By: Colleen Farrell
May 27, 2015
First, you will empty out your bag(s) or pack and take inventory on what was and was not used last season. Remove the items that were not used and put them in a backup bag that stays at home. Take note of any items you need to replace or that are near their ends (tippet, leaders, indicators, dry fly shake, gink, split shot, just to name a few). Then repack your bags in a neat and organized fashion.
Reorganize your flies and get a list going of which popular patterns you need to resupply for the summer season. This is probably something you should have done in the fall but nobody is perfect. This happens to be my eternal quest to have a completely organized and efficient system for my flies and how to organize them within their boxes. I will let you know when I figure this out.
It is a good idea to give your waders a once over and look for signs of wear and tear or potential leaks. You could turn them inside out and fill them with water to check and see if there are any leaks. Locate your wading belt and have it accessible for your next river adventure. Next you should inspect your wading boots and look for excessive wear. Make sure to check out the laces of the boots. It is always a good idea to have some back up shoe laces in your kit.
Check all your fly lines for abrasions or excessive use. Pull the fly line out and feel with your fingers for any rough spots and look for cracking. At this point it is a good idea to wash your fly lines and then treat them with some floatant. As a final step you should replace all of the leaders on your everyday usage rods.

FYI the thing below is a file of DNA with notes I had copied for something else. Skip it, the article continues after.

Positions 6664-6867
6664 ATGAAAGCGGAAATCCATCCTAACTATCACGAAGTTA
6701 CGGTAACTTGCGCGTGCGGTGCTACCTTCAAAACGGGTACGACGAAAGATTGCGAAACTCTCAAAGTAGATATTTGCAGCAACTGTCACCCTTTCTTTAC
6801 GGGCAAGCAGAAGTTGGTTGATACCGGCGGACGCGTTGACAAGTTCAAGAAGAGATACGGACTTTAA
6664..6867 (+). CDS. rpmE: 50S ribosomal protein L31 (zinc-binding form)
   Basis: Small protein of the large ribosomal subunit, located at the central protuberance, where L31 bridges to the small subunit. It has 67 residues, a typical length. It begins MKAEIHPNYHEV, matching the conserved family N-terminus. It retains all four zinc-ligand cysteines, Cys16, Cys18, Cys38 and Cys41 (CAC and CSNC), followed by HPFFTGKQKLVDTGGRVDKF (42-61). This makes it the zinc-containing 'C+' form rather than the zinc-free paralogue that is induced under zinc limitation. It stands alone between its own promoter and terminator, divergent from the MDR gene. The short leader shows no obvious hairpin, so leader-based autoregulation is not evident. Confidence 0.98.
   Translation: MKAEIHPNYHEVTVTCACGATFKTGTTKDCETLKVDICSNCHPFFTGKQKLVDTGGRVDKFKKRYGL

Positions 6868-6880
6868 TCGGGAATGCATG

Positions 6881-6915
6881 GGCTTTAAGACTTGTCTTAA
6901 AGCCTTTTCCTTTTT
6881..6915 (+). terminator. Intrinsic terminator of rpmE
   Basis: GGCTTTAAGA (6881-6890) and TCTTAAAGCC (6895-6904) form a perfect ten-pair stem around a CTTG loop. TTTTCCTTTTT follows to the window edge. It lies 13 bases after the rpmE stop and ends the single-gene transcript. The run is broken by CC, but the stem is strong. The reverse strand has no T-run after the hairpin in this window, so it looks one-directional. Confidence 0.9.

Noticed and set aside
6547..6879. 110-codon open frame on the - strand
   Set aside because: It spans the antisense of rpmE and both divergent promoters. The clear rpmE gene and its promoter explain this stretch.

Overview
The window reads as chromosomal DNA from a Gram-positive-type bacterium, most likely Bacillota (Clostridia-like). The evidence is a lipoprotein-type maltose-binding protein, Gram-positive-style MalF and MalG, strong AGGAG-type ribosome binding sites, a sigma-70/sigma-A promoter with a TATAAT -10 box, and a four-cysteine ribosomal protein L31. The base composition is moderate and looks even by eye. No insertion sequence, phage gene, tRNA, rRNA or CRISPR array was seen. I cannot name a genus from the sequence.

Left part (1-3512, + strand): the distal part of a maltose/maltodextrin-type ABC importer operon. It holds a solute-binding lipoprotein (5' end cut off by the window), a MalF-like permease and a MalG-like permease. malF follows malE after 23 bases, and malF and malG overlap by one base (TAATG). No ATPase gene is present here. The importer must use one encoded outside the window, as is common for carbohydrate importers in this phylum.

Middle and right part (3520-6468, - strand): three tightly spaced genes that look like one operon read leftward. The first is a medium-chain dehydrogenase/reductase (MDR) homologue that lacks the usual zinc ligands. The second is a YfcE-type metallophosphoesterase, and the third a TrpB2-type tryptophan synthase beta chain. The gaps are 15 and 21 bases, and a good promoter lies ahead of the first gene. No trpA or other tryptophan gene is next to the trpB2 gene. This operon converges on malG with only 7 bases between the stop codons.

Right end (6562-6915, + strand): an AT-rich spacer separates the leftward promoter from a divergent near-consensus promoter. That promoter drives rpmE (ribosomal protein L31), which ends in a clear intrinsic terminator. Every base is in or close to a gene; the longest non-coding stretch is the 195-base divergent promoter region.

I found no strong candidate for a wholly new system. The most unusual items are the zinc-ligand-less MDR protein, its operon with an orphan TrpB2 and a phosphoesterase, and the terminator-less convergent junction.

You should check the drag systems to make sure they are in working order, then reposition the drag. I like to start my drag with functional tension. Pull your reel apart and look at the interior parts then lubricate if needed. Check your rods for any broken guides or damaged fittings, be sure to wax the rod ferrules for added strength and durability.
Get your 2015 Colorado Fishing license. The annual licenses lasts from April 1 – March 31. It is required that anyone 16 and older must have a valid fishing license in their possession while fishing. You can get a Colorado fishing license at any fly shop, sporting goods stores, hardware stores, online www.coloradofishinglicense.org, or by calling 1-800-244-5613.
You should check out what might be new in the Colorado Fishing regulations. This will help you understand things like bag and possession limits for all areas of Colorado including State Parks and National Parks if you are looking to catch your dinner. It will also provide you with every rule and guideline that Colorado has for fishing. For more information check out their website at www.cpw.state.co.us
This is something you should check almost every day you go fishing. It doesn’t matter if you will be rafting the river or wading. It is always good to know the current water flows of your favorite fishing spot. Nothing is worse than driving an hour to get to your spot only to find it is chocolate milk or completely blown out. Knowing your flows can keep you safe and happy. www.waterdata.usgs.gov
Polarized sunglasses are a must for every fisherman and women. Consider having an extra set of polarized sunglasses in your glove compartment as back up. Although, there is no point in having sunglasses if they are really smudged up and dirty. Carry a lens cleaning kits with you in your fishing bag or pack for the optimal visual display. If you need magnification lenses make sure you have a pair in your fishing bag.
After all that hard work it is time to get out there and spend some time on the water. Visit your favorite spot from last year or try a spot you have never been. Now that you have everything in order the river is waiting….
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